Snow Expected to Continue, Crews on Full Snow Shift
Front Range- Winter weather has moved into the Denver Metro Area and all across the Front Range. Crews along the Front Range are on full snow shift. The Denver Metro Area has over 100 snow plows on the roads and the entire Front Range has roughly 300 plows out in full force patrolling and dispersing anti-icing and de-icing products. Maintenance crews are patrolling the highways washed out by the September floods to ensure that roadways remain in stable condition throughout this storm.
Crews are currently and will continue to apply a combination of liquid and solid de-icing and anti-icing products. The recent warm temperatures and fast dropping current temperatures accompanied by thick, wet snow is likely to create icy conditions on many roadways for the evening commute and through the night. Motorists are encouraged to drive according to conditions and to expect black ice conditions on roadways. Evening commuters are encouraged to allow for extra time.
Snow plow safety is an important part of winter driving. Motorists traveling behind snow plows should remain a minimum of five car lengths behind the plow. Snow plows have limited visibility and often cannot see vehicles traveling too closely behind them. When plows are removing snow and ice from the roadways, whiteout conditions can occur for vehicles traveling too close to the plow. Allow plows to work at a safe distance from vehicles and use extreme caution when passing snow plows. Snow plow operators are maintaining the roads for the safety of the traveling public and their main objective is to remove snow and ice from the roadways to ensure vehicles can arrive safely at their destinations.
During non-peak travel times, snow plows use a method of plowing known as echelon plowing. Once snow begins accumulating, crews will use this method along major roadways. Echelon plowing is when snow plows line up at an angle along the roadway and plow in a line. This method of plowing allows crews to remove maximum amounts of snow and ice from the roadway in an even fashion and in a shorter period of time. CDOT does not recommend passing the plows when this is occurring.
To receive real-time updates about road conditions in your area, visit www.coloradodot.info and click on the green cell phone icon in the upper right hand corner of the page. Information about weekly lane closures will be available at www.coloradodot.info/
The Colorado Department of Transportation is or will be going on snow shift today in southeastern Colorado. Snow shift denotes 12-hour rotating shifts for maintenance crews – 12 hours on; 12 hours off. CDOT will remain on snow shift until the latest storm leaves the area.
Pueblo Maintenance Area (snow-shift underway)
38 plows working
Colorado Springs Maintenance Area (snow-shift began at noon)
35 plows working.
La Junta Maintenance Area (snow-shift begins at 8 p.m.)
18 plows working
Trinidad Maintenance Area (snow-shift begins at 4 p.m.)
Lamar Maintenance Area (snow-shift begins at midnight – if necessary depending on how the storm tracks)
Fairplay Maintenance Area (currently on snow-shift)
WINTER TRAVEL TIPS:
- Plan your trip! Log on to CDOT’s Winter Driving web page at: http://www.coloradodot.info/
travel/winter-driving for tips, road conditions, information on CDOT’s 14-hour snow plow coverage and more; or call 511 for statewide road conditions. Also, sign up for FREE wireless text and/or e-mail updates on road conditions/closures—see the green phone icon in the upper right-hand corner of our web site home page. Motorists can also log onto the National Weather Service’s site at http://weather.gov/.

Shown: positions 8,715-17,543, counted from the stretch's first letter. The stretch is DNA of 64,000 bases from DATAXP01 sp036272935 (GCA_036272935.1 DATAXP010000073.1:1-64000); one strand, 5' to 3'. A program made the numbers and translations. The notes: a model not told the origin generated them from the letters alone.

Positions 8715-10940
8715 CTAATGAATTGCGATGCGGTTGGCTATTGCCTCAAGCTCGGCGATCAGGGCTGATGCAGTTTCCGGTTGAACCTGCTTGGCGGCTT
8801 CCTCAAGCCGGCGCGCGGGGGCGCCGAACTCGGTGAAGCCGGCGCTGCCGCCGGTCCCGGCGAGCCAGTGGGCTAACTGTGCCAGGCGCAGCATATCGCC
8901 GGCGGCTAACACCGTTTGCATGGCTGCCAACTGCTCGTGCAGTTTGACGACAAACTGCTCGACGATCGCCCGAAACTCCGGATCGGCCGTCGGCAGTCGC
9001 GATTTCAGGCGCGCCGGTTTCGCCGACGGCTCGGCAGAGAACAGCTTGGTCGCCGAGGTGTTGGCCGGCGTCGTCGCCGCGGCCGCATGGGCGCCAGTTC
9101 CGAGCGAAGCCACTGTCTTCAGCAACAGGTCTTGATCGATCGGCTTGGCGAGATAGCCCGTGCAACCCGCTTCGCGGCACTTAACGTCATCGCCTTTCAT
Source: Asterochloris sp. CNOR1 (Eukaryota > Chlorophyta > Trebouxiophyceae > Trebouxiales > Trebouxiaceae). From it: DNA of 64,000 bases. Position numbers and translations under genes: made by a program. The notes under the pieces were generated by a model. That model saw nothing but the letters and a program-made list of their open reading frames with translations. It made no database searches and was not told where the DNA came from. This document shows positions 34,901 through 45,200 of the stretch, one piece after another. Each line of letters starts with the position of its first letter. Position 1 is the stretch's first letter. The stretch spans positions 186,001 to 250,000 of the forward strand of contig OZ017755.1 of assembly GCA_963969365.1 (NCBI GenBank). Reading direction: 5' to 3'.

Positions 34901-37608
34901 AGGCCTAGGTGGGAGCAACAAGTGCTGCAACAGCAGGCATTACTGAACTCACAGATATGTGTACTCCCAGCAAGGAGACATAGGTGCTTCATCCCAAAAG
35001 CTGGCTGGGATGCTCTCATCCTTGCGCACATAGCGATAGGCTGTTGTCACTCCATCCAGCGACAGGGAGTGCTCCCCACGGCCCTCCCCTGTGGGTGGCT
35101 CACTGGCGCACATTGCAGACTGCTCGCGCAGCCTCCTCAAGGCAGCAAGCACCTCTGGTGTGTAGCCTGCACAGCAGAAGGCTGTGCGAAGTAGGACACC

- Always keep the top half of your gas tank full. It can give you better traction and gives you a bigger margin of error if you get stuck and have to keep the engine running periodically to keep warm.
- If you are stuck in a serious storm do not leave your car. Run the engine periodically and wait for help.
- Carry blankets, water, a flashlight, a shovel, some nutrition bars or other food for sustenance. Winterize your vehicle’s safety kit by including extra blankets, sand to help gain traction in the event you become stuck on ice or snow, jumper cables, an ice scraper and lock de-icer.
- Remember that 4-wheel drive does not mean 4-wheel stop. A 4-wheel drive vehicle will not stop any better in icy conditions, especially if you have inadequate snow tires.
- Be sure of your route. Don’t go exploring in the back-country without some local knowledge, especially during a storm or when one is bearing down anywhere near your location.
- Be sure you have good tires. The Colorado State Patrol recommends at least 1/8 inch of tread depth. All season radials on a front-wheel-drive passenger vehicle are adequate for most situations; install them on all four tires. Four snow tires on most rear-wheel drive vehicles are usually adequate. Chain restrictions in Colorado are most often put into effect for commercial vehicles (semi-trailer trucks) and do not usually affect passenger vehicles (please see information on Colorado’s chain law at http://www.coloradodot.info/
- In poor visibility or even whiteout conditions, don’t drive faster than you can see ahead. High speeds in poor or no visibility can lead to large chain reaction accidents. Remember you can’t see around mountain curves and corners, either.
- In addition to these winter driving tips, CDOT reminds all motorists to respect winter weather, conduct a pre-trip inspection of your vehicle, leave extra space between your automobile and others on the road, and never drink and drive.
- Always buckle up.